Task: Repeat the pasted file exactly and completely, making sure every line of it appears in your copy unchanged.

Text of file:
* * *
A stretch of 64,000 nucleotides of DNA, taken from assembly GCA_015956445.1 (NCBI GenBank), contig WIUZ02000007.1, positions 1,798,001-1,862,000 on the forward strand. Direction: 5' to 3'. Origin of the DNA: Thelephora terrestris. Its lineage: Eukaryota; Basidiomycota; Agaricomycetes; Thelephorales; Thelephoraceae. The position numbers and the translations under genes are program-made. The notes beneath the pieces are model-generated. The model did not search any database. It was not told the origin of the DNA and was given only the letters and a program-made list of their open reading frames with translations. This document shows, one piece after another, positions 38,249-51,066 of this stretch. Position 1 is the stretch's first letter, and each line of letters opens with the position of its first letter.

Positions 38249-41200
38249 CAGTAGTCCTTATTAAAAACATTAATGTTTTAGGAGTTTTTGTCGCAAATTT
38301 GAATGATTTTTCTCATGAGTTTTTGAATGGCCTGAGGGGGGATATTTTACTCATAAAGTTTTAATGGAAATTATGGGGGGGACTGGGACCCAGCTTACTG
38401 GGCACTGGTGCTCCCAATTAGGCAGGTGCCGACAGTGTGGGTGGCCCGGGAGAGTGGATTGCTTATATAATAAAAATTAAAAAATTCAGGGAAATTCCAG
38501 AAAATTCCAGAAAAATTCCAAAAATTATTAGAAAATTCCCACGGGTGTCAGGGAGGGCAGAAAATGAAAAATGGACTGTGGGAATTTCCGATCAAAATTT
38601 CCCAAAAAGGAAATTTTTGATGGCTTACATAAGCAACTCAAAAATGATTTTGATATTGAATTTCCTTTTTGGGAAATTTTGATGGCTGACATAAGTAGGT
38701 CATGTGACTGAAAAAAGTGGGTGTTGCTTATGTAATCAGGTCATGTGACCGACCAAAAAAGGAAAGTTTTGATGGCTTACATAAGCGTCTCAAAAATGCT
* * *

A stretch of 64,000 nucleotides of DNA, taken from assembly GCA_015956445.1 (NCBI GenBank), contig WIUZ02000007.1, positions 1,798,001-1,862,000 on the forward strand. Direction: 5' to 3'. Origin of the DNA: Thelephora terrestris. Its lineage: Eukaryota; Basidiomycota; Agaricomycetes; Thelephorales; Thelephoraceae. The position numbers and the translations under genes are program-made. The notes beneath the pieces are model-generated. The model did not search any database. It was not told the origin of the DNA and was given only the letters and a program-made list of their open reading frames with translations. This document shows, one piece after another, positions 38,249-51,066 of this stretch. Position 1 is the stretch's first letter, and each line of letters opens with the position of its first letter.

Positions 38249-41200
38249 CAGTAGTCCTTATTAAAAACATTAATGTTTTAGGAGTTTTTGTCGCAAATTT
38301 GAATGATTTTTCTCATGAGTTTTTGAATGGCCTGAGGGGGGATATTTTACTCATAAAGTTTTAATGGAAATTATGGGGGGGACTGGGACCCAGCTTACTG
38401 GGCACTGGTGCTCCCAATTAGGCAGGTGCCGACAGTGTGGGTGGCCCGGGAGAGTGGATTGCTTATATAATAAAAATTAAAAAATTCAGGGAAATTCCAG
38501 AAAATTCCAGAAAAATTCCAAAAATTATTAGAAAATTCCCACGGGTGTCAGGGAGGGCAGAAAATGAAAAATGGACTGTGGGAATTTCCGATCAAAATTT
38601 CCCAAAAAGGAAATTTTTGATGGCTTACATAAGCAACTCAAAAATGATTTTGATATTGAATTTCCTTTTTGGGAAATTTTGATGGCTGACATAAGTAGGT
38701 CATGTGACTGAAAAAAGTGGGTGTTGCTTATGTAATCAGGTCATGTGACCGACCAAAAAAGGAAAGTTTTGATGGCTTACATAAGCGTCTCAAAAATGCT